Early February may have felt like an early spring for most of Montana, but now, National Weather Service meteorologist Marty Whitmore says weeks of cold weather are in store.

"It's going to be colder than normal through the first ten days or so of March," Whitmore said. "How cold is a tougher forecast, but I think we are looking at at least a couple surges of arctic air through the end of February and the first or second of March. Some areas, especially along the divide will be seeing near record lows, although, those places are used to getting cold temperatures in February and March so their record is pretty low already."

The cold is due to a high pressure system which was covering the region, but has since retreated out over the pacific.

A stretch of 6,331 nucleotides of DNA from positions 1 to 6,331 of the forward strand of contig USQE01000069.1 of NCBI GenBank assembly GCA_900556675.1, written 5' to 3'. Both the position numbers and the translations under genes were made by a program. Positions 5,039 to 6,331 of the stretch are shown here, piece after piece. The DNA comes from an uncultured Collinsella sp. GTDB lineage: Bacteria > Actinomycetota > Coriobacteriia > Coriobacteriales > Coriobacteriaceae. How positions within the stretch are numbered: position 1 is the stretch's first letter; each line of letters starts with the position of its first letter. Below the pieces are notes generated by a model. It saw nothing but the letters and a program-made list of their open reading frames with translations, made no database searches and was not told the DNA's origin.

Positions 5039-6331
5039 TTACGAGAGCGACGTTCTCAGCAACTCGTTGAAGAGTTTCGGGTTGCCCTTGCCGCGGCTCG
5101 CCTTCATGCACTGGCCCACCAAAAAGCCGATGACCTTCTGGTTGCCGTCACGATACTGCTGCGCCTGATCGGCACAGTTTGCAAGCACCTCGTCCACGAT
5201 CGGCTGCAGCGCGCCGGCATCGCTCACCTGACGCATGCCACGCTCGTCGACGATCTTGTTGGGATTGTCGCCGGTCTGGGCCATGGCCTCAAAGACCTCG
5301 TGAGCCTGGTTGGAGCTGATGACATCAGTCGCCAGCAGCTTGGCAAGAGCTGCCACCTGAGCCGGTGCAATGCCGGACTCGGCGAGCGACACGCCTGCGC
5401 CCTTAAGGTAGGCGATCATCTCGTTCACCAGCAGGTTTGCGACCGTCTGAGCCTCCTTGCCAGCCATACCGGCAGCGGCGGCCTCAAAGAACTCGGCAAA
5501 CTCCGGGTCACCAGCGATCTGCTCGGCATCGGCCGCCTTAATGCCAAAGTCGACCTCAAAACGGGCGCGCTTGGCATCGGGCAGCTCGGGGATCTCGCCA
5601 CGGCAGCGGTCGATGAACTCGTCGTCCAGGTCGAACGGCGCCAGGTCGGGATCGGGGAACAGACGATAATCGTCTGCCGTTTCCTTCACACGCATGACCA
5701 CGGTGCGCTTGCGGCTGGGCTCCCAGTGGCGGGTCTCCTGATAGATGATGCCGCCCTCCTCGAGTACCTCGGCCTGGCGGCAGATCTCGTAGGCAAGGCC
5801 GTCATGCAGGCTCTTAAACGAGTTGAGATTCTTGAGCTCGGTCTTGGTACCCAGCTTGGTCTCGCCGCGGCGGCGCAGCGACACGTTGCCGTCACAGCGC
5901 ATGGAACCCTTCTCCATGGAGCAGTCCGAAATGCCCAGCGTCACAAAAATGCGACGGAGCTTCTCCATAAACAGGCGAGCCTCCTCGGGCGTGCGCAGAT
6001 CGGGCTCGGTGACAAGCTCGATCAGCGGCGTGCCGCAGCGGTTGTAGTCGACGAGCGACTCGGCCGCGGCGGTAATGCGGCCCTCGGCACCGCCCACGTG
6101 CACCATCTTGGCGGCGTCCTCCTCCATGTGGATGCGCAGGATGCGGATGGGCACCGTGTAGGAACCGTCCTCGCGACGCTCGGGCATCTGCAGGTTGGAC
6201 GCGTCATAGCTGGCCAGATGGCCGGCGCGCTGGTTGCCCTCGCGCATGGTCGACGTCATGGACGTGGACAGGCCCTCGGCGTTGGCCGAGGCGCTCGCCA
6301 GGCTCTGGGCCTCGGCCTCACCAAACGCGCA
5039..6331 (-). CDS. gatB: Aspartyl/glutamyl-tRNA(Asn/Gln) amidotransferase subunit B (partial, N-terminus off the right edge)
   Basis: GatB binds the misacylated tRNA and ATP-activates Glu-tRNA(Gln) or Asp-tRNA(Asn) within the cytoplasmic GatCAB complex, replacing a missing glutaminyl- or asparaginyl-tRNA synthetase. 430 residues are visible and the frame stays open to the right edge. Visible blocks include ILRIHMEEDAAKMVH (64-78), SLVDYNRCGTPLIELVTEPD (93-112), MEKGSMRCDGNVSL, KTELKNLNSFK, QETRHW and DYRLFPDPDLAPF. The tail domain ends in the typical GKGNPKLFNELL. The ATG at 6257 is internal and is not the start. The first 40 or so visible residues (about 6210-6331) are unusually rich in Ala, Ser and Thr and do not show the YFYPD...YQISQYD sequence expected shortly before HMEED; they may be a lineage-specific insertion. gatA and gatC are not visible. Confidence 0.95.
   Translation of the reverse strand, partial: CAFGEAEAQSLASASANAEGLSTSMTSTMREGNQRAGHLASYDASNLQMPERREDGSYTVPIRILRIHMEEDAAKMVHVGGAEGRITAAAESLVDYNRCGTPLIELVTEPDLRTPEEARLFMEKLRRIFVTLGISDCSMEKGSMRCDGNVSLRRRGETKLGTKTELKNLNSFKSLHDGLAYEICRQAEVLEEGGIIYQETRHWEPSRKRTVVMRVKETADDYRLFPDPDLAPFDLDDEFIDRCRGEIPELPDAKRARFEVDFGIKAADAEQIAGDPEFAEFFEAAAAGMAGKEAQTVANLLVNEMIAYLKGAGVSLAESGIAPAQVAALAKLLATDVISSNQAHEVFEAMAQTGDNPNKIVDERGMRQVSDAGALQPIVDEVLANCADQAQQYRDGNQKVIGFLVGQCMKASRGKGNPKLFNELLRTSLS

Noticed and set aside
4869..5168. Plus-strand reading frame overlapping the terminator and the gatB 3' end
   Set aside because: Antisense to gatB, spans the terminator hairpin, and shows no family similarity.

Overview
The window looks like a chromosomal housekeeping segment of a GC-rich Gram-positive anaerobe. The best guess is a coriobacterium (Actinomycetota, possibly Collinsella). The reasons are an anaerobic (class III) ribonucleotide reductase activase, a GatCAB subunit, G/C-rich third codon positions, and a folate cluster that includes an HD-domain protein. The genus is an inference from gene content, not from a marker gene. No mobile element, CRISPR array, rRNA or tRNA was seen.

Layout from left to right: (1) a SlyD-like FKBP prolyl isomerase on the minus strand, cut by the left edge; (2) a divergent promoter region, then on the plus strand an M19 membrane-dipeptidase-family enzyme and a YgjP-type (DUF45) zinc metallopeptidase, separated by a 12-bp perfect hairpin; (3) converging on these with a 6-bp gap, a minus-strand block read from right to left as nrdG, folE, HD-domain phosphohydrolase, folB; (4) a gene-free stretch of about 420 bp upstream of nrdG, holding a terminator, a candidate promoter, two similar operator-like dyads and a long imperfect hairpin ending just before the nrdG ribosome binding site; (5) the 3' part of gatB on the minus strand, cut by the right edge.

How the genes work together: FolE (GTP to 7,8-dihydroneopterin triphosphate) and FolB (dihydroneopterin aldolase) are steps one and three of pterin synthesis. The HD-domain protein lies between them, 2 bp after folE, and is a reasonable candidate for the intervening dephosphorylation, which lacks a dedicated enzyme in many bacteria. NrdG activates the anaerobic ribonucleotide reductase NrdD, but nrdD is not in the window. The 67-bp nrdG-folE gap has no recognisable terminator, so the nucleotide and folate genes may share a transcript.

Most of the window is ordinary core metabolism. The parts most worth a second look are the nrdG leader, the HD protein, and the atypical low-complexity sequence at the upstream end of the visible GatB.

"In the upper midwest and east, they were having storm after storm, colder than normal, much more snow than normal, because they were in that northerly flow that plunged out of Canada, downstream of the ridge.That ridge was parked over us, bringing dry, warm temperatures. Well, that ridge has pulled back to the west and now we are getting that arctic flow plunging down from Canada."

It is difficult to predict climate changes more than fourteen days in advance, but Whitmore says he expects the high pressure ridge to move back over Montana by mid-march.